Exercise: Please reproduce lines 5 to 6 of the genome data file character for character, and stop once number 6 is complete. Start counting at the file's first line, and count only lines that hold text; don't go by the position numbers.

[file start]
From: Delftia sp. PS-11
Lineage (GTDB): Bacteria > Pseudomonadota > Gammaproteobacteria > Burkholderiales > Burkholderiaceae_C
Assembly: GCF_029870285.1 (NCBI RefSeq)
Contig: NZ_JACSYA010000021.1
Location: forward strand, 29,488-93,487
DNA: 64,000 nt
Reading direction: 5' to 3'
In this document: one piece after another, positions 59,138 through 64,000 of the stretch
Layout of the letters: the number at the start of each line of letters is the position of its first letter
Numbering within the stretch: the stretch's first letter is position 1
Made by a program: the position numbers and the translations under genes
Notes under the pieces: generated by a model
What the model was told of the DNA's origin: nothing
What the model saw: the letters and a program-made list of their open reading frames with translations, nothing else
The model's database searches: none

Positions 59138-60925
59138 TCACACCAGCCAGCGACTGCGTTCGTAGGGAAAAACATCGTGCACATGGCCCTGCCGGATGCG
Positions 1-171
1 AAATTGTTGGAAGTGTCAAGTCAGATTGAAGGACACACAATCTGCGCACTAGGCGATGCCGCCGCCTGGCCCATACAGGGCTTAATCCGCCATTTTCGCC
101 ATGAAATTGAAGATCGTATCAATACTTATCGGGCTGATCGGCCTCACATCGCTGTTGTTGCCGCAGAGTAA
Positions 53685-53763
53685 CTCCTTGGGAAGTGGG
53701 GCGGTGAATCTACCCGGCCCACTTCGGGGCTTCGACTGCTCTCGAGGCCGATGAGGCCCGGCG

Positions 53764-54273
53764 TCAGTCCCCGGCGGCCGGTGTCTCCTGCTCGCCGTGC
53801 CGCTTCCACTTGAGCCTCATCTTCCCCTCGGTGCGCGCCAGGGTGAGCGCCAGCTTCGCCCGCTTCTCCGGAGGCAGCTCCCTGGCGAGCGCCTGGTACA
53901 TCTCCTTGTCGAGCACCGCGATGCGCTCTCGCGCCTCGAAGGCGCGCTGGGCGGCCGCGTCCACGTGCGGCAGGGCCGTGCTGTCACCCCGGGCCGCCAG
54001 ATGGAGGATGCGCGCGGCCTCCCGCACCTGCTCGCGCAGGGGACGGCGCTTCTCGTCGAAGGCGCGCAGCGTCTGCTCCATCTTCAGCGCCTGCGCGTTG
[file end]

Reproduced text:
Location: forward strand, 29,488-93,487
DNA: 64,000 nt